A Berkeley synagogue will be transformed into a poetic and artistic haven Wednesday, Dec. 2, when it hosts not a religious service, but an evening of spoken word.
“We have a beautiful space and it’s not maximized during the week,” said Leah Safran of Congregation Beth Israel. “We want to use the space, invite everyone who wants to come and transform it as a coffeehouse with cushions, low lighting and curtains.”
Safran, a board member of the Modern Orthodox synagogue, coordinated “Lights in the Darkness: An Evening of Spoken Word.”
“I’ve gone to poetry slams where I’ve been so inspired, I’ve come away just soaring,” Safran said. Yet the events rarely contain Jewish content or topics related to Jewish identity, she added.
So Safran decided she would create her own. She loves to write, but hasn’t done much since having three children. Still, she wanted to provide a platform for the many Jewish writers who never get published.
“Writers need a stage for their voice,” she said. “I know there’s an audience that appreciates that, and I’m one of those people.”
A dozen people — essayists, poets, performance artists, linguists and students — will read or perform at the spoken word event. The writers are all ages and come from several Berkeley synagogues, or are not affiliated at all.
“I wanted to have a spoken word event that speaks to the Jewish community — and when I say that, I mean the whole Jewish community, people from different shuls or those not associated at all,” Safran said. “I’m trying to give Judaism the meaning I’m looking for. Why do it if it doesn’t speak to me?”
The event is also a precursor to Chanukah in that the theme — lights in the darkness — parellels the hope found in the Chanukah story. Safran wants to make the holiday more personal for people by creating a space for them to reflect on the true meaning of the holiday.
Miriam Petruck, a linguist of contemporary Hebrew, will read two poems by Israeli poet Rachel Blaustein, which Petruck translated into English for the first time.
She intends to have a native Hebrew speaker read the poems — “Under the Skylight” and “Colors” — in Hebrew, and then Petruck will read them in English.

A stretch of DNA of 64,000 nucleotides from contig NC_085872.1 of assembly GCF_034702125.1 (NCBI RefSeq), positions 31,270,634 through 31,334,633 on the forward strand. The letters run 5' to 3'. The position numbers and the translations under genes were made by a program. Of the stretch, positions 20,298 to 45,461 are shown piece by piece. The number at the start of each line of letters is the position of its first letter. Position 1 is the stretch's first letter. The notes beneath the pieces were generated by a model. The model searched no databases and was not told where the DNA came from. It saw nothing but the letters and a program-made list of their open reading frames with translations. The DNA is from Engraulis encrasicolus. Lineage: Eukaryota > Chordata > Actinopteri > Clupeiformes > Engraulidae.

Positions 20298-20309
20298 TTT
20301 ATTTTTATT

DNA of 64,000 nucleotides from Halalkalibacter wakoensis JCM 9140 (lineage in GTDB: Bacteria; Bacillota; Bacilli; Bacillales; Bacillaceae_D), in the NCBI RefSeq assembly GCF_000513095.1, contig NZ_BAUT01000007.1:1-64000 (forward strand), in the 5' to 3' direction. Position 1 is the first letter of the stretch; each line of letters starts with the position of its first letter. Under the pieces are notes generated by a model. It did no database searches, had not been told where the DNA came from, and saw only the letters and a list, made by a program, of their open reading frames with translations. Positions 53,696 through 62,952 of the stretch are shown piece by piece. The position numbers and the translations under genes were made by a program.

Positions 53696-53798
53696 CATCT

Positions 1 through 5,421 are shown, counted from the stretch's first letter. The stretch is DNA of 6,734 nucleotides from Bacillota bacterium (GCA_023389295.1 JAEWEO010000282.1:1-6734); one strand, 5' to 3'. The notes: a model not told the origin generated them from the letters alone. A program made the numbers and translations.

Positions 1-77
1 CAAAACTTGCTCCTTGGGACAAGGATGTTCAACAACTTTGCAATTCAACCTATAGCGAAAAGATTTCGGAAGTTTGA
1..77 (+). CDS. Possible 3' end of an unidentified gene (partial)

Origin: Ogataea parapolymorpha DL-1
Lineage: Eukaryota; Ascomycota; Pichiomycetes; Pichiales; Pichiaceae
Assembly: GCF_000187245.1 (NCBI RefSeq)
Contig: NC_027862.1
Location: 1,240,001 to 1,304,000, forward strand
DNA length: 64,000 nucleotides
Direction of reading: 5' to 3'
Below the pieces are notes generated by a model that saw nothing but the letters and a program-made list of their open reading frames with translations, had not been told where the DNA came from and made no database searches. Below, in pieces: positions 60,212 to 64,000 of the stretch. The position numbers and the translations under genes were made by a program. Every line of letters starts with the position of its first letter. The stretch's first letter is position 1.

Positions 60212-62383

“Even a wonderful, beautiful, terrific translation is at best just a rendition of what it was that an author was trying to achieve,” Petruck said. “The audience should hear the original first.”
Tania Schweig will read an essay she recently recorded for KQED radio’s “Perspectives,” which aired Nov. 20. The piece is about running into a childhood friend at a Berkeley supermarket, explaining that she’s now living an Orthodox life and hearing the incredulous “Really?” she has heard time and again.
Yet when Schweig described how she kept Shabbat (no phone, no computer, no car) the friend responded with, “Wow, I could use some of that in my life.”
Schweig, a mother of five, was struck with the realization that both Shabbat-observing Jews and Berkeley residents prize simplicity and community.
“Ever since choosing to live an Orthodox life, I have felt outside of the Berkeley norm for what’s acceptable spiritual practice,” Schweig said. “But recognizing this common ground makes my ‘out’ more ‘in.’ ”
The essay plays with this dichotomy.
“It will be awesome to have a creative outlet for Jewish writers and to have it be Orthodox-friendly,” she added.
Paul Panish, a retired actor and author who has long written poetry on the side, will read three of his poems at the spoken word event.
Appropriate to the event’s theme, the poems begin with a deep, dark story, but emerge with upbeat, lighthearted endings.
“You always get a deeper sense of people when you see what they’re writing, which is different than knowing them socially,” Panish said. “Because when people write, if they’re at all serious, they expose a different part of themselves whether they realize it or not.”
“Lights in the Darkness: An Evening of Spoken Word” will take place Wednesday, Dec. 2 at Congregation Beth Israel, 1630 Bancroft Way, Berkeley. $5. Information: (510) 843-5246.